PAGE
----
We returned yesterday evening from our trip to John Martin Reservoir State Park. We had a glorious time and I highly recommend visiting this park. We spent zero time at the reservoir, but explored Lake Hasty which is below the dam and also hiked the Red Shin Trail. Yesterday morning I was up at 7:00 (quite early for me) and ran around the lake (and then again in reverse). The sun was shining as the geese honked and the ducks quacked and paddled. I grinned pretty much the whole three miles.
When we’d first arrived at tree-filled Lake Hasty Campground late afternoon on Wednesday, a couple Turkey Vultures casually flew overhead. Then my attention-deficit kicked in because there were SO MANY BIRD SOUNDS. I immediately got out my binoculars and Sibley, but as soon as I began to focus on one bird/sound I was distracted by another. After a while, I began feeling overwhelmed by my ignorance ** and Zippy suggested a walk around the lake. Good call. The light was incredible and I just drank it all in.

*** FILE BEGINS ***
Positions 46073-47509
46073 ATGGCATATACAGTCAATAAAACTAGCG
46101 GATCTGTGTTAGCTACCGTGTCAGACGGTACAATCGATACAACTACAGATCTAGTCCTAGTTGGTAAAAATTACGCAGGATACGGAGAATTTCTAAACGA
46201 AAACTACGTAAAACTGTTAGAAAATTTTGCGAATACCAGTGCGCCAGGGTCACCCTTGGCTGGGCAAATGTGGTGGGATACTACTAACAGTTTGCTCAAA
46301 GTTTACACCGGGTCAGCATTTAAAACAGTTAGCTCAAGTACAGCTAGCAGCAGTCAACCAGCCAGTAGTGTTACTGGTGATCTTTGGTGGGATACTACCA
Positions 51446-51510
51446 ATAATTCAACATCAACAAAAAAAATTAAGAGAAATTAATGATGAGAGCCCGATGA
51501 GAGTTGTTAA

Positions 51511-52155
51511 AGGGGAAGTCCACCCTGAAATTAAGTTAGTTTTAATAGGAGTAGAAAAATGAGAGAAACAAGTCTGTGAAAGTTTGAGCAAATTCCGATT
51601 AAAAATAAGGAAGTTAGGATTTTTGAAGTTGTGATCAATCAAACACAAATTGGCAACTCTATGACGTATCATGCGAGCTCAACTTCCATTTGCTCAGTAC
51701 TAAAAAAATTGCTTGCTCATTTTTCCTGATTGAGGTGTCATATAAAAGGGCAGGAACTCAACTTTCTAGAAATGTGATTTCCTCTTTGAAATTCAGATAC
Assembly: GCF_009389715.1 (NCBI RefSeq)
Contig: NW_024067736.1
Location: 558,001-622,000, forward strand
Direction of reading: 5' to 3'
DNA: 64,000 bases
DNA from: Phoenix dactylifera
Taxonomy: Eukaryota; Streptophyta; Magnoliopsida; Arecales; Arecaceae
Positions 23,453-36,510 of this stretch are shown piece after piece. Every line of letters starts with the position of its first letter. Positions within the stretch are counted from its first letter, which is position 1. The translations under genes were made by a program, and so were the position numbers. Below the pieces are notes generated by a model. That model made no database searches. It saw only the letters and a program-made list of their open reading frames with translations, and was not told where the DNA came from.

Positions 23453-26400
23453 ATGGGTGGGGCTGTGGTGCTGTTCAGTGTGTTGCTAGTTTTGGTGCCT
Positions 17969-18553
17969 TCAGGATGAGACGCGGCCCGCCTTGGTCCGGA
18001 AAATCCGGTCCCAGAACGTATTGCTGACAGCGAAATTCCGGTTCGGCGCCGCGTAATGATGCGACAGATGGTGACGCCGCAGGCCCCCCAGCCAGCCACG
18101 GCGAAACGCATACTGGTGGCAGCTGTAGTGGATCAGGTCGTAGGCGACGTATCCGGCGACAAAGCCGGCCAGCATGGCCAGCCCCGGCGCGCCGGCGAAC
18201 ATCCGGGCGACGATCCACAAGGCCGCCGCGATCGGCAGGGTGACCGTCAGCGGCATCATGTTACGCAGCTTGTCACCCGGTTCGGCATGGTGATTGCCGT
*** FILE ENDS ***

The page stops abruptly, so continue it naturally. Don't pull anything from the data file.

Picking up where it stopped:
Tons of Cliff Swallows were swooping above the water and along the shoreline. I took loads of photos, many of which were photo-bombed by swallows.
We eventually made our way back to the campsite as a few vultures floated overhead. Then I noticed something: vultures in the trees around our site. We watched in awe as one after another floated down and into the trees, their wings sounding like crinkling paper as they touched the branches.